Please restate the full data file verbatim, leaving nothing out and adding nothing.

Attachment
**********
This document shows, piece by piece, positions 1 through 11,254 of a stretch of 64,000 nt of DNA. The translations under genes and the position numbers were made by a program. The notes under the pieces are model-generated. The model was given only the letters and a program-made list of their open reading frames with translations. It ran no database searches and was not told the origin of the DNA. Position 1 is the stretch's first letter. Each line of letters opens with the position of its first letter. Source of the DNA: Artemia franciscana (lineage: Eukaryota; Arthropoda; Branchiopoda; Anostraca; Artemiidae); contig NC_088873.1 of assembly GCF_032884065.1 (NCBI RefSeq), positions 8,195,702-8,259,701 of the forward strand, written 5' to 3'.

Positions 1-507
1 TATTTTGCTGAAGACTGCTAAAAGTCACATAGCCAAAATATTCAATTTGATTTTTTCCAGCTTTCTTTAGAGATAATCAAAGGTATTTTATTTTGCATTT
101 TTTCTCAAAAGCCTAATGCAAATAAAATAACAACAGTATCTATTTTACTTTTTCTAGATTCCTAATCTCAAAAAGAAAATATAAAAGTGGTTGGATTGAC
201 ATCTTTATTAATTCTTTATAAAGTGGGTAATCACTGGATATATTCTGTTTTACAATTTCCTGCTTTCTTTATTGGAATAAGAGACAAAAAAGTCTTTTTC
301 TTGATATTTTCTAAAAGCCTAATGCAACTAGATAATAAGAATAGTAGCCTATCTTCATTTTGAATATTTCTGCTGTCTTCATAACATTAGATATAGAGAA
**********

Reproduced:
This document shows, piece by piece, positions 1 through 11,254 of a stretch of 64,000 nt of DNA. The translations under genes and the position numbers were made by a program. The notes under the pieces are model-generated. The model was given only the letters and a program-made list of their open reading frames with translations. It ran no database searches and was not told the origin of the DNA. Position 1 is the stretch's first letter. Each line of letters opens with the position of its first letter. Source of the DNA: Artemia franciscana (lineage: Eukaryota; Arthropoda; Branchiopoda; Anostraca; Artemiidae); contig NC_088873.1 of assembly GCF_032884065.1 (NCBI RefSeq), positions 8,195,702-8,259,701 of the forward strand, written 5' to 3'.

Positions 1-507
1 TATTTTGCTGAAGACTGCTAAAAGTCACATAGCCAAAATATTCAATTTGATTTTTTCCAGCTTTCTTTAGAGATAATCAAAGGTATTTTATTTTGCATTT
101 TTTCTCAAAAGCCTAATGCAAATAAAATAACAACAGTATCTATTTTACTTTTTCTAGATTCCTAATCTCAAAAAGAAAATATAAAAGTGGTTGGATTGAC
201 ATCTTTATTAATTCTTTATAAAGTGGGTAATCACTGGATATATTCTGTTTTACAATTTCCTGCTTTCTTTATTGGAATAAGAGACAAAAAAGTCTTTTTC
301 TTGATATTTTCTAAAAGCCTAATGCAACTAGATAATAAGAATAGTAGCCTATCTTCATTTTGAATATTTCTGCTGTCTTCATAACATTAGATATAGAGAA